Prussian blue, for example, is sometimes referred to as Turnbull’s blue, Antwerp blue, or Parisian blue. But if the label says it’s PB27 and you’re familiar with its working properties, the different names won’t throw you.
Lightfastness and tint strength
Most of the time you’ll find a lightfastness rating along with the pigment index number and it will be a Roman numeral between I-V. Lightfastness refers to how well a pigment stands up to ultraviolet light.
A rating of I is best — you can expect the hue not to change with a reasonable amount of light exposure — and V is … well, terrible. As in, throw that shit away. If you really want to be sure your work will look the same many years later, stick with II at minimum (and only if you’re going to use a UV protectant.) Colors that fade are known as fugitive colors.
Look at how much information Golden’s label has. The scale is nice because you won’t have to try to visualize percentages or other numerical representations.
Most of this stuff is self-explanatory, except for a couple of things. Low tinting to high-tinting. Tint strength is a measure of a pigment’s power to influence a mix. Pigments with high tint strengths can overpower others, so a good rule of thumb is to add those in small amounts to a larger quantity of the other parent color.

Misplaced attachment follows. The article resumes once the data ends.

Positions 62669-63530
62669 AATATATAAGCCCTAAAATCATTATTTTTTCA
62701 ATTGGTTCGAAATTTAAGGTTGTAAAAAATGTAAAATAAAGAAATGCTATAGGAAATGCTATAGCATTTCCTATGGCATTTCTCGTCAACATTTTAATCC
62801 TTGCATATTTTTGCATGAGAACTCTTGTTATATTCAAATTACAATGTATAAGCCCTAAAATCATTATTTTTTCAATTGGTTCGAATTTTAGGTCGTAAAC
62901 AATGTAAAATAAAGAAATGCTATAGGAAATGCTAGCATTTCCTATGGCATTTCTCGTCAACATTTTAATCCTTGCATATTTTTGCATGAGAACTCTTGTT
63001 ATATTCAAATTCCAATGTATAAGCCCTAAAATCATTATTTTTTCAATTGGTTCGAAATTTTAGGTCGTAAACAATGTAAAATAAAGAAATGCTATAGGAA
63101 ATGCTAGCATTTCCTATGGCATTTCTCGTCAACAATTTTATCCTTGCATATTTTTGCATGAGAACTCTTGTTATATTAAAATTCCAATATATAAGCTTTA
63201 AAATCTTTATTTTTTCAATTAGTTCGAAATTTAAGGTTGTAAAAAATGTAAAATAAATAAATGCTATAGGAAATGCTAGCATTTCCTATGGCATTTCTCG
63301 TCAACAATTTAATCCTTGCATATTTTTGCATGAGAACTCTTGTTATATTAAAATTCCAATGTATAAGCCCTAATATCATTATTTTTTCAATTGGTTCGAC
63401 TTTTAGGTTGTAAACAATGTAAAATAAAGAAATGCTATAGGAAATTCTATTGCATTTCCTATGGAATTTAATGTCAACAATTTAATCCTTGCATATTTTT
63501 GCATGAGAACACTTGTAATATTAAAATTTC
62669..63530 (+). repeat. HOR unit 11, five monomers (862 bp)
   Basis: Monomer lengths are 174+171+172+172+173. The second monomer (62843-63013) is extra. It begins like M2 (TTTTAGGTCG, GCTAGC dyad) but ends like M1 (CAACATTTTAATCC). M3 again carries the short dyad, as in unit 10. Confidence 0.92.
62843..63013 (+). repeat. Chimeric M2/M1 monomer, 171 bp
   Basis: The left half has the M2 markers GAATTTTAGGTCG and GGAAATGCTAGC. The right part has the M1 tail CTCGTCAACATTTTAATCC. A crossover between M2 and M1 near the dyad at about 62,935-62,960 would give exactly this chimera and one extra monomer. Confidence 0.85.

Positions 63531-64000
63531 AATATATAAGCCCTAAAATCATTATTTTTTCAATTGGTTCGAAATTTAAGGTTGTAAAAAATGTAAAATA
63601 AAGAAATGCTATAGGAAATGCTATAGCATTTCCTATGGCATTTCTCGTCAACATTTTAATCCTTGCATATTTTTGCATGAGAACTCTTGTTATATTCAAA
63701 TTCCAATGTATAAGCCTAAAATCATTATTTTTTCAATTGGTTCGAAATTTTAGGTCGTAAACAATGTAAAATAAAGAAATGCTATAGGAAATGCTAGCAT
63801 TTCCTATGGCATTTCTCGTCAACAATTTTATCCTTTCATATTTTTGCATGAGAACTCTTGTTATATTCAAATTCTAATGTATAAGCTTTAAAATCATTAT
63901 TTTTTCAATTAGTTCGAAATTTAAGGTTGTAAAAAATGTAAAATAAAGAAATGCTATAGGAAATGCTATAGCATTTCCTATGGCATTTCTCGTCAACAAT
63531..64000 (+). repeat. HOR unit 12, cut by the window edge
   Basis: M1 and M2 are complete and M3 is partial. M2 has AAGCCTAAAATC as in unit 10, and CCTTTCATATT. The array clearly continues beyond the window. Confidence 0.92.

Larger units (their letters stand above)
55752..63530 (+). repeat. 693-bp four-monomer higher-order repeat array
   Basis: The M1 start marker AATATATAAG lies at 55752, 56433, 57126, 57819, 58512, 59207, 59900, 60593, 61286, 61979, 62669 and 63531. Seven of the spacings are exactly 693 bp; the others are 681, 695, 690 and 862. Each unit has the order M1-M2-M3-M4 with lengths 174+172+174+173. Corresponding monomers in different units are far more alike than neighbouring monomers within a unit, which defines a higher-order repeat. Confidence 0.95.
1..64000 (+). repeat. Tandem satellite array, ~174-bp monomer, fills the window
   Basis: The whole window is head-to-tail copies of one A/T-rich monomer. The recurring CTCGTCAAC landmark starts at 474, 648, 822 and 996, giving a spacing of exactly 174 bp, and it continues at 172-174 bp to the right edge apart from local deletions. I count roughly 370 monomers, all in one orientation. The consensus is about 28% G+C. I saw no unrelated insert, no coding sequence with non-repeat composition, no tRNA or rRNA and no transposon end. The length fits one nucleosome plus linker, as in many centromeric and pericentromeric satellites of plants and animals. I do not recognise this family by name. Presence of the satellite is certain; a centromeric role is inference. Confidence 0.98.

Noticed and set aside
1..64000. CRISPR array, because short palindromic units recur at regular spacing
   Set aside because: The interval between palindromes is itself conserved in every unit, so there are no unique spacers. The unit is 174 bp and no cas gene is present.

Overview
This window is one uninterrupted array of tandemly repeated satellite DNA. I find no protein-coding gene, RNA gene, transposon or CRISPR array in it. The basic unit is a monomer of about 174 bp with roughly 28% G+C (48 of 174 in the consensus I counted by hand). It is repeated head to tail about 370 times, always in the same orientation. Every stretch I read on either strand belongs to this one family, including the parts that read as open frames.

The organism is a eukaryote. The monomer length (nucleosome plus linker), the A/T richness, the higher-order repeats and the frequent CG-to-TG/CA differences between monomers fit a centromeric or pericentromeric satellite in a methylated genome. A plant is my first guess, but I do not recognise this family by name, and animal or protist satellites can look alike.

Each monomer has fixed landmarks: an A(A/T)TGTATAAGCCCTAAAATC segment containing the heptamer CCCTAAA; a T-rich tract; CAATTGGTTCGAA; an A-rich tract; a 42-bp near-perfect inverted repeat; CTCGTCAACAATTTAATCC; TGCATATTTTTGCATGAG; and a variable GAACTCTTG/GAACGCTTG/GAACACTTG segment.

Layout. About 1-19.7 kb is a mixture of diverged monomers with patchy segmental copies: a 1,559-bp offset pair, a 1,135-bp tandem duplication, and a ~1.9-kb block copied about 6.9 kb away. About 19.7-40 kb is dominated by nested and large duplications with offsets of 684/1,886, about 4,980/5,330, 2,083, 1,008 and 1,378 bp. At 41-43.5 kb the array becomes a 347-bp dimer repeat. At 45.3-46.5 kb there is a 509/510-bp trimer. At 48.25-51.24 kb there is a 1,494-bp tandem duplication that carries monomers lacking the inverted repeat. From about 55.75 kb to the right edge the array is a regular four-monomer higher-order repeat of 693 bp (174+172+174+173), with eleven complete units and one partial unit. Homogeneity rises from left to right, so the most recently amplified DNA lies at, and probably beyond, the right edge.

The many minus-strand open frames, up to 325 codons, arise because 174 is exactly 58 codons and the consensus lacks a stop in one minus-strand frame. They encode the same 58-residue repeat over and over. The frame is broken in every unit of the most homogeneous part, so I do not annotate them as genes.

What is ASTM and what does it mean for a manufacturer to be compliant?
ASTM International is a global organization that develops and publishes standards for lots of industries and products. With respect to paint, those standards are mainly concerned with health and safety.
Art supplies intended for individual use only must feature a precautionary label listing any ingredients that a board-certified toxicologist feels could have adverse health effects on the user. Labeling should take into account any foreseeable forms of use or misuse. Mark Heidelberger. Quote taken from Ourpasttimes.com
You may have heard that acrylic paint is non-toxic. It is and it isn’t. Most pigments are non-toxic. Others, like cadmium, are harmful if they are ingested or inhaled. Pigment particles are too big to be absorbed through the skin unless you have abrasions.
After the binder (the fluid component of paint the pigment particles are suspended in) dries, the pigment particles are trapped. There is no reason to be concerned about inhalation or absorption at this point. However, there are some that carry warnings against spray application, as they can be inhaled and potentially cause health problems.
What to look for in an acrylic dispersion
Dispersion (or emulsion) just means there are these non-soluble pigment particles and they’re suspended in the binder (acrylic polymers) in such a way that they’re pretty evenly spaced apart instead of sinking to the bottom or clumping together.
You won’t find this on every brand of paint, but Golden’s declaration that their polymer dispersion is 100% acrylic is notable because acrylic polymers will not yellow as the paint ages. Some companies will use an acrylic-styrene copolymer, but styrene tends to yellow slightly over time, influencing the color.
I hope this helps clear some things up. If I’ve left anything out or been unclear about something, feel free to let me know in the comments.